Success involves a commitment to activities and individuals who inspire you to jump into the grind and continuously evolve. Though working in the office provides opportunities to learn, showcase your skills, and collaborate, it’s essential to find creative and personal outlets outside of work to further enhance your aptitude.
Here are five practices you can execute at home that will also strengthen your performance at work.
1. Learn Other Skills
It’s easy to come home after a long week from work and hit the couch. Though relaxation is important to restoring your mind, it’s important to pursue creative activities as well. These activities provide productive and effective recovery that can be applied in the workplace.
Research findings have indicated that creative activities outside of work can have a “direct effect on factors such as creative problem solving and helping others while on the job.”
Great leaders and employees strive to continually grow and learn. Whether these are professional skills in Adobe Creative Suite or HTML that pertain to your dream job, or leisurely skills such as pottery or painting, engaging in such pursuits provides opportunities to step outside your comfort zone. Undergoing discomfort is challenging. But it will help you stretch and grow.
2. Lead a Healthy Lifestyle
Your health is a priority. Without good health, we cannot perform to the best of our abilities and be present at work when we need to be. According to research conducted by Gallup, engaged employees eat healthier and exercise more. Commit yourself to regular exercise, a healthy diet, and a consistent sleep routine to nourish your endurance and focus.
Carve out time to work out at least three times a week. It does not need to be a full-on intense cardio session such as HIGH Fitness or CrossFit. Simply choose something that you enjoy doing (yoga, walking, jogging, swimming). If you incorporate activities that fit your lifestyle, you will be more likely to stick with an exercise plan. Accompany your workout routine with a well-balanced diet that includes a good mix of vegetables, fruits, and healthy proteins and carbs.
3. Stay in Touch with Your Role Models
Do you have someone you admire and respect professionally and personally? Reach out to them and seek advice. If you’re going through a difficult time at work, they can help you see your situation in a different light and keep your anxieties at bay. Moreover, they can offer suggestions on how to navigate through the issues you are facing.
And even if you don’t have anything in particular that you are struggling with, you should still keep in touch with them to nurture that connection. Connections are vital pieces that help us grow and find new opportunities wherever we are in our careers. People can help us find the resources we need to continually learn and advance.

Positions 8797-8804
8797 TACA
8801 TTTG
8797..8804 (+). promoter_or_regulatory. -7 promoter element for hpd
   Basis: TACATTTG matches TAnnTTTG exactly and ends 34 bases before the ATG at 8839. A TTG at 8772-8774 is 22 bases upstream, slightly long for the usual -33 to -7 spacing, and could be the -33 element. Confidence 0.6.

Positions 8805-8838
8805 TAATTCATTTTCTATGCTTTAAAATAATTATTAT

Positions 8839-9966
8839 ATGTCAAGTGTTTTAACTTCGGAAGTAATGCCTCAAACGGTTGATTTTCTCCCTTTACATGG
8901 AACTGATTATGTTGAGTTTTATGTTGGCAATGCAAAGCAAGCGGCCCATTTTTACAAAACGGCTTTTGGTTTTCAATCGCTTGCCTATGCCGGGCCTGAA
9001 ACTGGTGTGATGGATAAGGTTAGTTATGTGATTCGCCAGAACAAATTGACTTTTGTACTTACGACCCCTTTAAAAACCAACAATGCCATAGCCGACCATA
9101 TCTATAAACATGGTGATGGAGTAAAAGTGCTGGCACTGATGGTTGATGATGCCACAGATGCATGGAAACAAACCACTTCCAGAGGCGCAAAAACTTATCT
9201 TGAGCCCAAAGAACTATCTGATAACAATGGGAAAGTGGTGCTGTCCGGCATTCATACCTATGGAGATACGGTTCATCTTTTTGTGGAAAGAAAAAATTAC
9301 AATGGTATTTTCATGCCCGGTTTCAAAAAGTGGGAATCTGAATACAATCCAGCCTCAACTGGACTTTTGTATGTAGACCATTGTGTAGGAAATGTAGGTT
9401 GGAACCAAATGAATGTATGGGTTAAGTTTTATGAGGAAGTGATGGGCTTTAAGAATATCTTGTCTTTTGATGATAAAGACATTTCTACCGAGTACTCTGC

4. Monitor Your Goals
It’s easy to get so swept up by mounting responsibilities and meetings that we end up losing focus on our personal and professional goals. It’s easy to listen to the negative voices in our minds as we handle tough projects.
Set an intention each day or week, and write it down. This can be noted in the kind of week you would like to see yourself having or the kind of mindset you want to have (“I’d like to stay away from feelings of self-doubt” or “I’d like to take a more proactive role in this project by collaborating with the client services team more.”). Read your intentions daily.
Refreshing these goals in your mind will help you realign and stay focused throughout the week. It’s important to incorporate mindfulness into our daily lives to stay grounded.
5. Read Every Day
Reading has been shown to enhance mental health and interpersonal relationships. It boosts empathy, mental flexibility, rationality and creativity, and brain connectivity and function. Regular readers “sleep better, have lower stress levels, higher self-esteem, and lower rates of depression than non-readers.”
Relaxing and stimulating reading will help you make sound decisions and enhance your communication skills at work.
Managing conflicts, workloads, and responsibilities can get stressful. Reading can provide the exercise your mind needs to recuperate and tackle the next day.
If you’re not an avid reader, start by carving out time to read 30 minutes a week. People “who read at least 30 minutes a week are 20 percent more likely to report greater life satisfaction and 11 percent more likely to feel creative.”
It’s important that we find activities that help us grow and benefit both our personal and professional lives. Focusing on building productive and healthy habits should not only happen at the office. We should take that focus outside to further hone our skills and evolve into the well-rounded individuals we are meant to be.
Remember, success requires constant learning. We must continually surround ourselves with the right practices at home that translate into the workplace.
Which Practices at Home Help At the Workplace?
If you have ideas you feel like sharing that might be helpful to readers, share them in the comments section below. Thanks!
Would you like to contribute a post?